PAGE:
Without Honor (1949)

“You make me guilty of the most shameful, disgusting thing a woman can do.”

Set in the San Fernando Valley, Without Honor is the tale of adultery and its consequences. Unhappily married Jane Bandle (Laraine Day) is embroiled in an affair with married man Dennis Williams (Franchot Tone). When Dennis suspects that the affair has been discovered, he arrives at Jane’s ranch style home, and abruptly ends the relationship. During an hysterical scene, Jane accidentally stabs Dennis. Then her smarmy brother-in-law, Bill (Dane Clark) arrives …

Without Honor (other titles: Twilight, and Woman Accused) is a domestic drama with just a dash of noir. It’s not a bad little film, and on the plus side, the film shows how just a handful of characters inside a house can create an interesting drama. The best role here is Dane Clark as the brother-in-law–he acts his heart out. After he arrives at Jane’s home, he’s full of snide comments and calls her “the Duchess”, but his nastiness hides an unrequited lust for Jane. When he sees her looking out of the window, he says, “You ought to have a long-haired artist paint a picture of you watching the sun go down.” Bill, a liquor salesman, seeks revenge against Jane, but this feeling is laced with a desire he tries to deny.

The role of Jane is problematic. She’s a combination of a Betty Crocker housekeeper and an hysteric. At crucial moments throughout the film, instead of the script giving Jane’s character some decent lines to deliver, interior dialogue reveals her anguish while she chews her knuckles, and remains mute. There’s also an unintended camp element at play–after stabbing Dennis, Jane immediately flips into housewifely behaviour and cleans the floor. Then she changes, brushes her hair, contemplates wearing jewelry, and applies lipstick–she’s not hardboiled or cool enough to be this collected.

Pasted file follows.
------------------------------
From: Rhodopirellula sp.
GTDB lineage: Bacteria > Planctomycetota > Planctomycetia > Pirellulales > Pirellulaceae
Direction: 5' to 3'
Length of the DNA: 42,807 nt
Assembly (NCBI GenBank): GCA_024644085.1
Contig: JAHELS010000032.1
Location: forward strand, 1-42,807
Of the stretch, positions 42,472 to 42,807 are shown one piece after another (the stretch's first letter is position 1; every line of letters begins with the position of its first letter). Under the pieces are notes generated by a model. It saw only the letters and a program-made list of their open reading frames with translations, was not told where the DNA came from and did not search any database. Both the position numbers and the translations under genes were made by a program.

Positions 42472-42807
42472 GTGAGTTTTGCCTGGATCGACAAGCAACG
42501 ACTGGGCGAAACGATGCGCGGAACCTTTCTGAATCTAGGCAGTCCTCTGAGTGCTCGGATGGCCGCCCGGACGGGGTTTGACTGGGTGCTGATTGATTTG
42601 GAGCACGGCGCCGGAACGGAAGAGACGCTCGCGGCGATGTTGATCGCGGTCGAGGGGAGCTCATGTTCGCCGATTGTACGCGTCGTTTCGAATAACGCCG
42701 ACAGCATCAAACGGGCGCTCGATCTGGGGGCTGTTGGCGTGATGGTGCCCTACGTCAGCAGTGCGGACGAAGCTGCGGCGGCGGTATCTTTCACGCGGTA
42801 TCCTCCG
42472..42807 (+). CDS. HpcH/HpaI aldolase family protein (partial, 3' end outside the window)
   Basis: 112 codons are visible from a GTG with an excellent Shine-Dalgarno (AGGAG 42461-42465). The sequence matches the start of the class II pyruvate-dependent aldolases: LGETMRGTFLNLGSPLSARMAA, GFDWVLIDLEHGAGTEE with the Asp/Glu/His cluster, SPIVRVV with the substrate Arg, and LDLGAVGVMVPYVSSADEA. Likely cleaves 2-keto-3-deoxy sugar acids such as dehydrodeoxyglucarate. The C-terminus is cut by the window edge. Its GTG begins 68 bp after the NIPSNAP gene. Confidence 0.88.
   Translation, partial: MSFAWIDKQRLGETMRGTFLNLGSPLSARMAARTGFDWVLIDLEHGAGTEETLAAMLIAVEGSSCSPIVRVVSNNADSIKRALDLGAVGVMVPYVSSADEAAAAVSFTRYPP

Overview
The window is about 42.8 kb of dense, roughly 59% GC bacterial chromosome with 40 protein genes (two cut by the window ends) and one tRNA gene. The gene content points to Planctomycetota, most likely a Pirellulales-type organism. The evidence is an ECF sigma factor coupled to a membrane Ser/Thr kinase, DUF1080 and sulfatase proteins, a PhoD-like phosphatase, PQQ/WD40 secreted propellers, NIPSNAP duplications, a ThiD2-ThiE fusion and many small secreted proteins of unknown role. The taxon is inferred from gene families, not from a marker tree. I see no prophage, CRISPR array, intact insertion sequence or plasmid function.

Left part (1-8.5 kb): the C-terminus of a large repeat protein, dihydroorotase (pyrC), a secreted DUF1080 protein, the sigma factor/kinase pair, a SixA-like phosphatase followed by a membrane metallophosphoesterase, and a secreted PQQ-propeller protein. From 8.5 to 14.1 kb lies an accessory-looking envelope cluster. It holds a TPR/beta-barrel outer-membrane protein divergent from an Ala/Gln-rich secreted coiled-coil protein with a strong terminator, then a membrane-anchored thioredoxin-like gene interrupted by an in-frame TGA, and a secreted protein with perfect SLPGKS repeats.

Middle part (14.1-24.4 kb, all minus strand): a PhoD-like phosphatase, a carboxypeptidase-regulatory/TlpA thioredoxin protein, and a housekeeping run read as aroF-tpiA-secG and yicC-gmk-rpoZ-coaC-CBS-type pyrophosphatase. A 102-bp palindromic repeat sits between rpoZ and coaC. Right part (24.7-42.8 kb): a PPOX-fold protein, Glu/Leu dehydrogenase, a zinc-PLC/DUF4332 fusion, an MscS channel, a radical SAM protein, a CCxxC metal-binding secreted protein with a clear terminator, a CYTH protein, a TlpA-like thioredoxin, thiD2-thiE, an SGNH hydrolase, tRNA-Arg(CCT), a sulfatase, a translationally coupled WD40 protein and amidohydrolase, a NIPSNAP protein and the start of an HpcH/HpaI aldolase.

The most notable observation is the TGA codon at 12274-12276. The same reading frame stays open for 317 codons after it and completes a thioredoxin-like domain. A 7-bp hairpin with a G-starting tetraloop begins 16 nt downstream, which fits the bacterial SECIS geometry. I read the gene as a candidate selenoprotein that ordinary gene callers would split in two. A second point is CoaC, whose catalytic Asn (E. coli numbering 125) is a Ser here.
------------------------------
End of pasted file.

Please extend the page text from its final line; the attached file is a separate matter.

The very best scenes in the film occur with Jane and Katherine Williams (Agnes Moorehead). As the wronged wife, she should loathe Jane, but instead she feels pity for the fact that Jane’s been “taken in” by her Lothario of a husband. The film’s ending is clumsily moralistic, and Hays Code aside, the speeches didn’t have to be quite so preachy.

The film’s print quality is excellent–the picture is clear and crisp. The DVD from Geneon has no extras.

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